Welcome to Centers and Squares

As a Cambridge real estate agent, the city squares of Cambridge, Somerville and Medford and the town centers of Arlington, Watertown and Belmont, Massachusetts are my home turf. And as a lifelong New Englander who’s lived within twenty miles of Boston most of my life, I can introduce you to other nearby towns as we search for your new home. If you’re planning to sell your home in Cambridge, MA or nearby you’ll find plenty of info about the home selling process here too. Questions? Send me an email or call me at 617-504-1737.

When Your Lender Says Jump…


When your lender says jump… You say “how high?”

And then you do what you’re told and answer what’s asked.

There’s no doubt about it – getting a mortgage isn’t an easy process.  That’s certainly true nowadays.  In fact it’s always  been true – aside from applying for the no-doc loans of yore you’ve always had to provide plenty of documentation to get a mortgage.

Think about it – the bank is lending you 100s of thousands of dollars – often many 100s of thousands.  No matter how entitled you feel to that loan, how stellar your credit is, how large your bank account, or how long you’ve been paying the mortgage on the property you want to refinance – the bank is going to need to thoroughly document your current finances and your financial track record.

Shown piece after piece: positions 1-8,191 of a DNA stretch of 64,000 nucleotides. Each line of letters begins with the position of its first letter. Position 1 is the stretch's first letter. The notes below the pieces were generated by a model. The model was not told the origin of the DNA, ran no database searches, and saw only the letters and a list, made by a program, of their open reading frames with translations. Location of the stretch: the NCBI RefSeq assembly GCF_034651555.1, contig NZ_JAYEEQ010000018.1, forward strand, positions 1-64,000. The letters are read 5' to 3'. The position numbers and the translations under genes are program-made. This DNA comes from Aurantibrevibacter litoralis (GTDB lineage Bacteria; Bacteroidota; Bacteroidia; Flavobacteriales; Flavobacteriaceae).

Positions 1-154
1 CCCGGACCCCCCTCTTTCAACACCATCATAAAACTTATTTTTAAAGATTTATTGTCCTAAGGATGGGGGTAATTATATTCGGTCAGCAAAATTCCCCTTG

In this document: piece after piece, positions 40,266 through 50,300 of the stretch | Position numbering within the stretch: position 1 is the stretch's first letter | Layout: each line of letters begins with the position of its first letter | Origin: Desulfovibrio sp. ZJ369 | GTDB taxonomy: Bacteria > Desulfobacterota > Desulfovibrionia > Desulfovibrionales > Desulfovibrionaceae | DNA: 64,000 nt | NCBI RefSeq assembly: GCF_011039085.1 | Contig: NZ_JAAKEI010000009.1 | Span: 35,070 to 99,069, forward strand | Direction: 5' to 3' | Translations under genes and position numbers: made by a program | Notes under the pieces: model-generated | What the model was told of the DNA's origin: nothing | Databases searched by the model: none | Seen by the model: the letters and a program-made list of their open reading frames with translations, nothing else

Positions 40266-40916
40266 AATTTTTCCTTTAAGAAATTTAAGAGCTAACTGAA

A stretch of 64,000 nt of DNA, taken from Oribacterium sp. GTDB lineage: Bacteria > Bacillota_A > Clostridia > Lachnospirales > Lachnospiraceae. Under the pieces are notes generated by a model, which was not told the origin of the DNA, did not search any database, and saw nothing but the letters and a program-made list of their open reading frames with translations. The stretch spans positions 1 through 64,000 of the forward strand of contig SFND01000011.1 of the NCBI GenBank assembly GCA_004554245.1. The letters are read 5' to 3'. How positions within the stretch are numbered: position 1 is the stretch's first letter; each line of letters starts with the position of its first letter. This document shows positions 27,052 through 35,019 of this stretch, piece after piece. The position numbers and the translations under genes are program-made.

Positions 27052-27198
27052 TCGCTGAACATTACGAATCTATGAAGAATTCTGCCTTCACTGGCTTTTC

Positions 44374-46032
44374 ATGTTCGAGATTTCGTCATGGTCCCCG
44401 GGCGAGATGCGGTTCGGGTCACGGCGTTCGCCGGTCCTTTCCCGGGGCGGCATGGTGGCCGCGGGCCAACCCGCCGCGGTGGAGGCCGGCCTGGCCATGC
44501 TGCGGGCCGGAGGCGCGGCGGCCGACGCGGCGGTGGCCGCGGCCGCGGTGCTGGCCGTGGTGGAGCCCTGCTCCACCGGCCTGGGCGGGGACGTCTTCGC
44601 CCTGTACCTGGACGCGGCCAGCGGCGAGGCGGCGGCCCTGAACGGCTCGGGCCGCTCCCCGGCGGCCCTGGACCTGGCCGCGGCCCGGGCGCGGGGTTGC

Lately I’ve been hearing from many lenders that they’re getting lots of push back from potential borrowers.  Borrowers get aggravated when they’re asked for documentation or they fail to turn in necessary forms and documentation on a timely basis. 

This is not what you want to do if you want a mortgage. 

Your lender has to jump through far more hoops nowadays in order to get your loan approved.  Underwriters are more reluctant to sign off on things, appraisals are problematic (topic for another post!), regulations change frequently – and the changes almost always make things even more difficult. 

So when your lender asks you for documentation get him or her what is asked for – quickly.  When you’re asked to sign and return documents do so – quickly.

Organize your records.  Don’t bring piles of papers to your lender and expect him or her to organize your paperwork. Go through the list of what’s been requested and put together your papers in an orderly fashion.  Spend as much time and care on this as you would a job application or a tax audit.

Documents that your lender will ask for may include:

  • Tax returns
  • W2 forms
  • Pay stubs
  • Bank statements
  • Canceled rent checks that show punctual payments

Your lender needs to verify your income, assets and debts.  Be prepared to document the source of all deposits into your accounts that appear on your bank statements.  You’ll need information about all of your investments.  Unless you’ve been employed at one job for a number of years you may be asked to provide explanations about job changes, etc.  If you’re starting a new job you usually have to have received a paycheck before you can get a loan.  If you don’t have a credit history in the US be prepared to be asked for alternative evidence of payments to creditors.

Your lender will tell you what’s needed.  Get what’s asked for as quickly as you can and you’ll be that much closer to moving into your new home or getting that amazingly low interest rate when you refinance.

Categories: Buyer Info

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